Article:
Designing blockbusters and financially successful games can be quite a task. I’ll help you break everything into small pieces to easily understand game business fundamentals. First, I will talk about game design, where you must consider your player’s motivations. Understanding what players want and how you will provide it may allow you to maximize your returns.
Here are some questions you have to keep in mind throughout this post!
Why do we have to understand players’ motivation?
Essentially, games are a form of entertainment, with “providing players with a fun experience and making money” as the goal. If you got a deep understanding of what players consider “fun,” you will be able to make a game design that can interact with the players most engagingly and enjoyably.
Knowing why someone playing the game will tell you what they value in a game. Understanding what users appreciate the most will lead to a better game and monetization design. When considering motivation, keep these four things in mind:
What motivates someone to play mobile games?
Nick Yee – CEO and co-founder of Quantic Foundry, talking about gamer motivation at #GamesUR US conference 2016. He conducted a comprehensive survey and collected data from two hundred thousand gamers worldwide to determine why they play certain games.
As a result, they created a Gamer Motivation framework that groups gamer motivations into motivation clusters. They discovered 12 unique reasons that are clustered into six pairs.
Destruction: Guns, explosives, chaos, mayhem.
Excitement: Fast-paced, action, surprises, thrills.
Players are interested in action value excitement, which can also be linked to the destruction motivator.
Competition: Duels, matches, high ranking.
Community: Being on teams, chatting, interacting.
Players motivated by social look for chatting, making friends, and winning contests!
Challenge: Practice, great difficulty, challenges.
Strategy: Thinking ahead, making decisions.
Players motivated by mastery look for long-term planning and thinking and tend to enjoy strategy.
Completion: Get all collectibles, complete all missions.
Power: Powerful character, powerful equipment.
Players motivated by achievement seek opportunities to collect and build a persistent inventory..
Fantasy: Being someone else, somewhere else.
Story: Elaborate plots, interesting characters.
Players motivated by immersion look for different ways of becoming embedded in the game world.
Design: Expression, customization.
Discovery: Explore, tinker, experiment.
Players motivated by creativity look for ways to make the game their own by donning a unique avatar or equipping specific items.
External factors that impact player motivation
Mobile gaming has two important considerations that affect a game’s ability to satisfy its players’ goals and motivations outside of gameplay itself. These context layers add additional design constraints around session length and meaningful gameplay. Players regularly consider the following topics when interacting with mobile games:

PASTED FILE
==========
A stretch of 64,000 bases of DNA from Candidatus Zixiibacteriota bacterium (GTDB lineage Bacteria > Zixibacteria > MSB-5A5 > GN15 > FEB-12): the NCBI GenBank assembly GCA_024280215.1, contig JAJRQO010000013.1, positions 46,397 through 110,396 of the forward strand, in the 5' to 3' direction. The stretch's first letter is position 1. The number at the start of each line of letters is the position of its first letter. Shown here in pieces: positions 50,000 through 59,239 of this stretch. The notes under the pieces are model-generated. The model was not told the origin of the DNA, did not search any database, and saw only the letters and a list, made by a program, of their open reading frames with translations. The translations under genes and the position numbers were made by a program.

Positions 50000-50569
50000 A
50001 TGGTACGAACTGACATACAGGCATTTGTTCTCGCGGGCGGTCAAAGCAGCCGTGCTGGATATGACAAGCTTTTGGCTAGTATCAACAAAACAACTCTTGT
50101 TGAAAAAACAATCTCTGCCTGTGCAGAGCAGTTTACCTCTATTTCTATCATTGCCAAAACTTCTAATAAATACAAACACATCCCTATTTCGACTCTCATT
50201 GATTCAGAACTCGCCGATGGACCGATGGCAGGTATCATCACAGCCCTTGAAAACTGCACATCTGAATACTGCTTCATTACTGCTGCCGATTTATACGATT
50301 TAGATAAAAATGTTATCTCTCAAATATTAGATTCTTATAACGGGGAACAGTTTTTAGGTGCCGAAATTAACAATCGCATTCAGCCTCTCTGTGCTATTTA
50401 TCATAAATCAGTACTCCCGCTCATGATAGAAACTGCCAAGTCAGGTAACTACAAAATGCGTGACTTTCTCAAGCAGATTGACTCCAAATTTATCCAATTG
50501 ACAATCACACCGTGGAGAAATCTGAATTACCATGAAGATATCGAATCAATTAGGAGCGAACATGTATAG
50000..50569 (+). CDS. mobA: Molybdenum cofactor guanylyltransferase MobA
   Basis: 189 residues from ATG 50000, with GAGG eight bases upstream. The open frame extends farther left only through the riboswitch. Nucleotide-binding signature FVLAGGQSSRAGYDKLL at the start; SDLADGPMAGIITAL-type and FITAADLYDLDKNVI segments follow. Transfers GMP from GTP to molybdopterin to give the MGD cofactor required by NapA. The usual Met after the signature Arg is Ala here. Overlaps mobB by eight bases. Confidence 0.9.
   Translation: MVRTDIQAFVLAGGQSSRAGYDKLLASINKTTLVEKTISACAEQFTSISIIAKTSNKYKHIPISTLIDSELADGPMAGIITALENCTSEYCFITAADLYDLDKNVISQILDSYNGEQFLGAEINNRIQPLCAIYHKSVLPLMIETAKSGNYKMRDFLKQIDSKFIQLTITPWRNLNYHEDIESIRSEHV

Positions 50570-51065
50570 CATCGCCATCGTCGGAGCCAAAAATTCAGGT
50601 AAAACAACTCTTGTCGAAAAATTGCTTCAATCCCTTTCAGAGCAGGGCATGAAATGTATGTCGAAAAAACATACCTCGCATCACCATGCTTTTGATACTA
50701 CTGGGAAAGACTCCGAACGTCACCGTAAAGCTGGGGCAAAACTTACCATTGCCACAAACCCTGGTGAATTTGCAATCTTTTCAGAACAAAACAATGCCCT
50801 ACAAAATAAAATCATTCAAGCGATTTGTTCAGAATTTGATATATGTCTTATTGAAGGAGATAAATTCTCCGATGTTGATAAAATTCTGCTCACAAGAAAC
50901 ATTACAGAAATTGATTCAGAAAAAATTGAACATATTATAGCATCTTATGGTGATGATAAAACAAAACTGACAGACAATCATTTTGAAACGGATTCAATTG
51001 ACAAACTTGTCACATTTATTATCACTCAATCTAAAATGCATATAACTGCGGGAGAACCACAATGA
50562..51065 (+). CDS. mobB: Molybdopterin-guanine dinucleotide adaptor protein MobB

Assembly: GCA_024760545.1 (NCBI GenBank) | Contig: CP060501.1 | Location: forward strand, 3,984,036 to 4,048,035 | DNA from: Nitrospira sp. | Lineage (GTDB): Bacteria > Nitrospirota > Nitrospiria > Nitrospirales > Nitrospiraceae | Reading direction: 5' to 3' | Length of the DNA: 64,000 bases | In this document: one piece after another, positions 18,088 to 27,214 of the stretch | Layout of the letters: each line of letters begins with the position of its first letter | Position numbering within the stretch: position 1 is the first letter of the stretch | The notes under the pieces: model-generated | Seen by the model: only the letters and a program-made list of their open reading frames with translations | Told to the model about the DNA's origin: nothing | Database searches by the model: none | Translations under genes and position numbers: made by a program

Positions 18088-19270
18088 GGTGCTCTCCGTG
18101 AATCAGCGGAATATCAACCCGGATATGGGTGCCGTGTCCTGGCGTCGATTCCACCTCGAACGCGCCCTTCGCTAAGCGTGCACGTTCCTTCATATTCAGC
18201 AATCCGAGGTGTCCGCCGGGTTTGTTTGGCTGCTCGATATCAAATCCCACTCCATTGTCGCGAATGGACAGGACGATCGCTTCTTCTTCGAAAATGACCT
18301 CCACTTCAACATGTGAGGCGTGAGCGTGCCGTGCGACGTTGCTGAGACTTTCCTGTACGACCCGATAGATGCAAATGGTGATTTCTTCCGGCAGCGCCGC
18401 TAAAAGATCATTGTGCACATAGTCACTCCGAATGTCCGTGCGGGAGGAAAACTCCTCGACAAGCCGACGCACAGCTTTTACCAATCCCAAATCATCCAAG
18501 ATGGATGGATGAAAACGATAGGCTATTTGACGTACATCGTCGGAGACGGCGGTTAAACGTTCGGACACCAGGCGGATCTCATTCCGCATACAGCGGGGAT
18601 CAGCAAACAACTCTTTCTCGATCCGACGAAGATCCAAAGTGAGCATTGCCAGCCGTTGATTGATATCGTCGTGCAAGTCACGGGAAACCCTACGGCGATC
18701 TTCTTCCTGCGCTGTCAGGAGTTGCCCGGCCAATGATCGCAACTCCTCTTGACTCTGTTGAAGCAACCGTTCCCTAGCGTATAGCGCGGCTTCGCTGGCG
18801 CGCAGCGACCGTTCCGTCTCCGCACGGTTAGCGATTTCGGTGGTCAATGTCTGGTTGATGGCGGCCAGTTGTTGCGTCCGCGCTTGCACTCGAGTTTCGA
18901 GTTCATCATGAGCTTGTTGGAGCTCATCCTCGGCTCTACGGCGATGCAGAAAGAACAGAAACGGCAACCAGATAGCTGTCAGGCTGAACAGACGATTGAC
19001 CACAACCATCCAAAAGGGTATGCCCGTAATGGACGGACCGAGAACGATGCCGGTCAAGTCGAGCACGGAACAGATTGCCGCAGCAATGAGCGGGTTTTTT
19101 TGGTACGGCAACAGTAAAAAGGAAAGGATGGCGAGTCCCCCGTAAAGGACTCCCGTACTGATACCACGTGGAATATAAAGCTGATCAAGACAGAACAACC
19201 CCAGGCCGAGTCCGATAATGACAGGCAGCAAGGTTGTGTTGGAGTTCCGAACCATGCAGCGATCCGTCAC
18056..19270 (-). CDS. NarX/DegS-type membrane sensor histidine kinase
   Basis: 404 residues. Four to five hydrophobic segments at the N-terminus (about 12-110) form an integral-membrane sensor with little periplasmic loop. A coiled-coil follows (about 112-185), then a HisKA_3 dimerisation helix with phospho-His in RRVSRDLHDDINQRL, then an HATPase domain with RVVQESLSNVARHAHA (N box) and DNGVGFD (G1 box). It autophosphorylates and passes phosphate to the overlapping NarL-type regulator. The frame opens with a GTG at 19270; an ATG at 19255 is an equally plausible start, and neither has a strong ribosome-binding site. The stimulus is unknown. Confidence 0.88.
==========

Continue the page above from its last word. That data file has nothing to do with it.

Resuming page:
Swipe to learn more!
Build your game based on what players value
Understanding what players value in a game can help you identify what you can monetize in-game. From there, you can work out the best monetization strategy and how this decision impacts your game design.
Study Case: Familly farm adventure players
- Immersion: Players enjoy “owning and taking care” of their farm and have a fun adventure.
- Achievement: Players join an event and unlock a significant gift.
- Beautiful graphic
- The story narrative takes the player on an incredible adventure that they never experienced before.
- Exclusive items
- Special event cadance
- The reason to buy diamonds and energy
- The number and cost of purchase
- How to balance energy in the journey
- How frequently energy refill overtime
In App Purchase (IAPs)
When determining what you can and should monetize in your game, you must remember that what a player values in your game may change over time. A single player may love multiple things, and different players may appreciate other items in the same game.
You should always try to understand what players are actually feeling. You shouldn’t focus on something other than what player enjoy. To help stay aligned with your users over time, regularly revisit this exercise.
Player motivations and life cycle map
One way to monitor how well you serve each motivation in terms of feature roadmap, game balance, and content strategy is to map your reasons by player lifecycle. Once you’ve identified how each feature or update caters to a specific motivation in early-game, mid-game, and late-game, you can find opportunities to improve your offering.
Lifecycle maps also ensure you keep your gamer biases in check by visually highlighting areas you might tend to ignore.
- It’s essential to understand what motivates people to play games and what players value, and use that knowledge to understand if or how you can monetize. Continue to monitor the performance of your game to discover if there are additional items of value you need to monetize and whether there’s an opportunity to adjust your strategy accordingly.
- If your game is in development, you must understand who you are building your game for and which motivations you serve to ensure you design the right experience for the right audience.
- If your game is live, consider whether your feature, event, and content roadmap address the core motivations for why people play your game, especially across the different lifecycle stages (early-, mid, and late-game).
- To make your business more sustainable, consider diversifying your portfolio by monetizing through multiple models (in-app purchases, ads, and/or subscriptions) to ensure you drive strong monetization of each player’s motivation.